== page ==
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The sight of the sun setting. The smell of freshly brewed coffee. The taste of home-cooked food. The sound of laughter. The touch of a loved one’s hand. Our five senses help us to appreciate and enjoy the world around us. Which makes it all the more frustrating when MS takes them over!
While the effect of the disease on mobility has been widely documented, the impact of MS on the senses may have been underestimated. In fact, depending on where damage to the brain occurs, all five senses can be affected – some more commonly than others. Here’s the lowdown:
Vision – it can be scary when it happens but more than half of people with MS experience vision problems at some point. In fact, it’s the first sign of the disease in around 20% of people . Vision loss, blurring and even color blindness can all be brought on by inflammation of the optic nerve – a condition known as optic neuritis.
Thankfully, it’s rare for both eyes to be affected at once and symptoms are usually temporary, clearing up in a matter of weeks. However, if your symptoms are particularly severe you may be prescribed medication to help your body deal with them. Either way it’s vital that you see an eye specialist without delay.
On my blog page “Vision Problems” I explain how vision was one of my first MS symptoms. I also explain how I noticed it playing softball. When I was considered to have RRMS I had blurry vision with each exacerbation. It was always scary when that happened. During an exacerbation one of my eyes would be blurry. When I closed my good eye all I could see out of the blurry eye was gray space. I was basically blind in one eye.
Hearing – if you’re experiencing problems with your ears it’s best not to dismiss it as MS. Hearing can be affected by the disease although this is pretty rare, with just 6% of people experiencing issues . Problems can arise from inflammation and/or scarring around the auditory nerve as it enters the brain stem . However, because the problem is so uncommon, it’s important that you get any hearing issues checked by your doctor to rule out other more likely causes.
After 45 years playing rock music it’s hard for me to determine if any hearing loss is MS or old age. I don’t notice any hearing loss but I admit I’m always asking Doris what was said on TV.
Taste – if your taste buds don’t seem as sensitive as they used to be, you’re probably not imagining it. Evidence suggests that MS affects your sense of taste a great deal more than experts realized. In the past, studies have estimated this symptom to occur in just 5% of patients when in fact it appears to be much higher. A recent study by the University of Pennsylvania’s Smell and Taste Center, for example, found as many as 32% of people with MS scored low in taste tests when it came to detecting salty foods with 24.6% struggling to detect sweet foods. What’s more, the greater the number and size of lesions spotted in the large sectors of the brain’s frontal and temporal lobes on an MRI scan, the worse a person’s taste perception appeared to be . If you have noticed a change or you’ve simply lost your appetite, speak to your doctor.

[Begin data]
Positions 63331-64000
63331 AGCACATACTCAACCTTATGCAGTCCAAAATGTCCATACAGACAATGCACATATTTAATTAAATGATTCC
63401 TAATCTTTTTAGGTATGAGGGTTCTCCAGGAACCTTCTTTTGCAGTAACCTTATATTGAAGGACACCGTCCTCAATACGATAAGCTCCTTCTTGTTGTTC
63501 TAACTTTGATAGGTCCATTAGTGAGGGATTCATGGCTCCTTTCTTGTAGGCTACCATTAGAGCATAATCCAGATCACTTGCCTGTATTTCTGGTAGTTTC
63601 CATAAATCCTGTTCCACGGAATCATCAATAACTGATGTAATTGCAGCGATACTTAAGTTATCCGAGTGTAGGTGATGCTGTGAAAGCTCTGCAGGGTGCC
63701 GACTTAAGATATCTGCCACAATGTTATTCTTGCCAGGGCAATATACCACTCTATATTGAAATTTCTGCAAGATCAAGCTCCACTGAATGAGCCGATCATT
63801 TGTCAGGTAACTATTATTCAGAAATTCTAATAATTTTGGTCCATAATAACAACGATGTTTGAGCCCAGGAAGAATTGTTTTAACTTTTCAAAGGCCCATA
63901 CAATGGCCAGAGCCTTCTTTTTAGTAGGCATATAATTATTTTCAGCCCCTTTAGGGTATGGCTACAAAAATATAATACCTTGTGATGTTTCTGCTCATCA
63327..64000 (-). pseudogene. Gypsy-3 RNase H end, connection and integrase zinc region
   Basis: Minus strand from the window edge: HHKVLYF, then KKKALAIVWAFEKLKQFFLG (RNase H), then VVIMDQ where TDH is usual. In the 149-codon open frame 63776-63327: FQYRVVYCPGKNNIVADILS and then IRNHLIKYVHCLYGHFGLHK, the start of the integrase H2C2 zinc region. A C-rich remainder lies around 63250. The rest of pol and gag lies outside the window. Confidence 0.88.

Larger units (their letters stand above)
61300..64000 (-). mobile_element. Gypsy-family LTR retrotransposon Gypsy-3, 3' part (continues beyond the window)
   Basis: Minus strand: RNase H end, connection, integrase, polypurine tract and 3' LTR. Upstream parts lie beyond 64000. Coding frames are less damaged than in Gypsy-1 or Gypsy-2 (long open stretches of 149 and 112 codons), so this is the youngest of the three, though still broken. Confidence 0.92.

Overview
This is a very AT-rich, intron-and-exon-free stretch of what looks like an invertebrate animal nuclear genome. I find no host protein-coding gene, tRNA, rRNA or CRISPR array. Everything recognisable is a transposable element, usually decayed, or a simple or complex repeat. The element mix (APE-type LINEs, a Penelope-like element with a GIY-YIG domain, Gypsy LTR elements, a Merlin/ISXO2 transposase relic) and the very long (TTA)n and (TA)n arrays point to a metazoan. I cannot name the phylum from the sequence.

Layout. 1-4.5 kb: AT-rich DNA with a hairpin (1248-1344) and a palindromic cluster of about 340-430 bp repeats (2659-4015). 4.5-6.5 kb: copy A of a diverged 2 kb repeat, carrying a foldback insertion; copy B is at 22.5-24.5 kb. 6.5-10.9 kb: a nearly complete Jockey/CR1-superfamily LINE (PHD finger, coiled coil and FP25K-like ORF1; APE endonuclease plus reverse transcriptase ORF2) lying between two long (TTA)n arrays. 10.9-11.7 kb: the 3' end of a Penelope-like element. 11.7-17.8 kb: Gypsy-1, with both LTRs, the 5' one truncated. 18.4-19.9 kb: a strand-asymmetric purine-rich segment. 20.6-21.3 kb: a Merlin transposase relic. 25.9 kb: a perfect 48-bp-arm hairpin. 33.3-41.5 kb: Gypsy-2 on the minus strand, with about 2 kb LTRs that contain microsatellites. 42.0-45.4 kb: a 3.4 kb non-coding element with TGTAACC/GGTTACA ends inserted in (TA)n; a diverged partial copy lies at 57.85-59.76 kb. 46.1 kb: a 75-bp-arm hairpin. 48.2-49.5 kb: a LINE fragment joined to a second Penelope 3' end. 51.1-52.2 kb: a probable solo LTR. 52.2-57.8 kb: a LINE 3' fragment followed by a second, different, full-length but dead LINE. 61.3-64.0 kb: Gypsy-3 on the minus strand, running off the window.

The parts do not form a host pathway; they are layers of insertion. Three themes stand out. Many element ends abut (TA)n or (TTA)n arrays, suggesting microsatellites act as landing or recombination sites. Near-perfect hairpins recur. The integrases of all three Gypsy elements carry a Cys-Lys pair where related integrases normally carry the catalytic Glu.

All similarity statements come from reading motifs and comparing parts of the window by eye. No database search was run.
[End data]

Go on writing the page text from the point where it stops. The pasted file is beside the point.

My wife Doris is always cooking something up for me to eat or drink. Sometimes what she makes is good and other times I want to gag. lol She does her best! She baked a dessert yesterday, I took one bite and just shook my head negatively. She took a bite and loved it. I explained everyone’s taste buds are different and that I don’t know what my MS is doing to my taste buds. This helped propel me to research how MS affects the senses.
Smell – while admittedly there are some smells most of us would be happier not detecting – the gym changing room, for instance, ugh – loss of smell can be a big problem for some people with MS. In fact, it’s a fairly common symptom, with up to 45% of people noticing changes. One recent study found that reduced sense of smell in MS appears to be linked to a decrease in the volume of the olfactory bulb (the region of the brain responsible for processing smell) and surrounding gray matter. What’s more, it also appeared to correlate with an increased score on the expanded disability scale. The researchers concluded that in such patients, changes in sense of smell could provide valuable information about the progression of the disease – making it all the more important to discuss these changes with your doctor.
Like hearing my sense of smell does not seem to be affected by my MS.
Touch – the sensory nerve fibers that provide the sense of touch in your body parts, such as fingers, and also your ability to feel cold or heat, can become damaged through MS. It can give rise to infuriating sensations like numbness, tingling, burning and itching . Symptoms can be temporary (striking during relapses) or more progressive and can occur anywhere on the body. Sensory symptoms tend to be exacerbated by heat or fatigue so keeping cool and not overexerting yourself can help to minimize them.
The first exacerbation after my diagnosis had my left arm numb from the shoulder to my fingertips. It lasted 3 months. When the exacerbation was over all feeling came back to my arm but only half came back to my hand. I explain more on my blog page “Numbness and Tingling”
So there we have it. The symptoms of MS can be as vague and bizarre as they are irritating. Don’t let that stop you from reporting them to your doctor. Not only do sensory symptoms provide important information about your condition, a tweak of your treatment regime could be all it takes to sort them out. Leaving you to get on with enjoying the sights, sounds and smells around you. Just maybe not the gym changing rooms.
* Above information from “Living Like YOU – A Real Look At Life With Multiple Sclerosis”